1. Saul trusted in himself and in human efforts; David trusted in God.
2. Saul was led by emotions; David walked by faith.
3. Saul speculated the worst and attempted to control areas where he felt insecure. David expected the best and left outcomes up to God.
4. Saul needed validation from people. David did what he thought God wanted.
5. Saul manipulated people to get what he wanted. David took courageous action to benefit the greater good.
6. Saul was impatient and crossed forbidden spiritual lines. David waited patiently for God’s plan to unfold, serving and worshipping God with a glad heart while he waited.
7. Saul’s focus was personal gain-even at the expense of others. David preferred others at personal expense.
8. Saul tried to kill God’s anointed. David trusted God to elevate and to bring low.
9. Saul used people. David put himself at risk.
10. Saul sought ways to secure his reign. David trusted God’s timing and appointing to the throne.
11. Saul’s attitude created opportunity for spirits to torment his mind. David’s attitude kept his thoughts filled with praise.
12. Saul’s negative words were rants that prophesied doom and gloom. David’s words were declarations of God’s might and ability.
Saul’s reputation suffered. David found favor in the eyes of the people.
Saul was miserable. David had inner peace.
Saul was needy and insecure. David was confident.
Saul was constantly seeking people approval. David received accolades from God.
Saul was mentally unstable. David grew in wisdom.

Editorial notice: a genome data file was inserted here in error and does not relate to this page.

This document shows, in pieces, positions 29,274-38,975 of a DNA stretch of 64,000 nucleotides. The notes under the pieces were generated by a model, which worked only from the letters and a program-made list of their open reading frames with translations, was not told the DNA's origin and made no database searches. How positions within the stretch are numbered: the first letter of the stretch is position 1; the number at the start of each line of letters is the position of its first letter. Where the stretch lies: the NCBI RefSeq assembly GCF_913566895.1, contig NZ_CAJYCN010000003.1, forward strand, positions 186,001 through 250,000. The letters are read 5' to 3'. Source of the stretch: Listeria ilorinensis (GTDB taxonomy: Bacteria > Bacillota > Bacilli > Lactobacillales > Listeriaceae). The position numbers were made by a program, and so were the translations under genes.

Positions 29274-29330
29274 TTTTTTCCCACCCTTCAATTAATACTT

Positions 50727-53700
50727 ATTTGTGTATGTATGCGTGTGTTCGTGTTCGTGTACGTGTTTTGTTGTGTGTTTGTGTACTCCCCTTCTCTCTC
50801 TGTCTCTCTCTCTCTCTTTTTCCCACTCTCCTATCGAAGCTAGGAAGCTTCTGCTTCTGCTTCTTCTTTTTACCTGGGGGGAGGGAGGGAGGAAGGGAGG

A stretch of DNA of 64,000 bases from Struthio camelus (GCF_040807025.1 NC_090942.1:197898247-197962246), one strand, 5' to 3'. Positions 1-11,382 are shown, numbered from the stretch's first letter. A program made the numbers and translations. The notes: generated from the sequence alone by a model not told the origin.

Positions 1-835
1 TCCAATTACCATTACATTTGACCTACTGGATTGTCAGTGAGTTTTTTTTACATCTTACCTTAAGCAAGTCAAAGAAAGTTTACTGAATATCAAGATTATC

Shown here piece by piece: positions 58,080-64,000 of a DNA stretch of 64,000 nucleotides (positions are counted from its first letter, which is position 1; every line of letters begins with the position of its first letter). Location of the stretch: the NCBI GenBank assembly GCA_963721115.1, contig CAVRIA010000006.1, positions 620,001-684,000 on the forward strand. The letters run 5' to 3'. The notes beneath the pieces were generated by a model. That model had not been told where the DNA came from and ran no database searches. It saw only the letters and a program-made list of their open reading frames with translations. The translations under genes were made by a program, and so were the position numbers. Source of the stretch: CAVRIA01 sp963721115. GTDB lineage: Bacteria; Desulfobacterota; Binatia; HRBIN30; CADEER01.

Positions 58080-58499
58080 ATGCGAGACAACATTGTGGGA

Saul was constantly aware of his tenuous position as king. David had security regarding his future.
Saul’s life was fraught with destruction. David’s life garnered positive influencers, supporters, praises, and blessings.
Saul’s bitterness affected the lives of his children and posterity. David’s family multiplied, and he became the forefather of the Messiah.
So how does this translate in our lives? Just as a disease is often diagnosed by its symptoms, spiritual disconnect can be identified by its symptoms. Are our emotions ruling us? Are we seeking to control? Are we looking to people as our source of validation? Do we prefer ourselves before others? By contrast, if we are in right relationship with Jesus, we release control and trust God for affirmation, protection, provision, and elevation. We bear the fruit found in David’s life: courage, valor, wisdom, security, peace, praise, selflessness, promotion, stability, and favor. This life of being after-or pursuing-God’s heart results in our being after-or “down from” and “according to”-God’s heart (Acts 13:22). What a wonderful characterization; what a wonderful location.
Tip/Tidbit: Does your life contain symptoms of spiritual disconnect or fruit of relationship?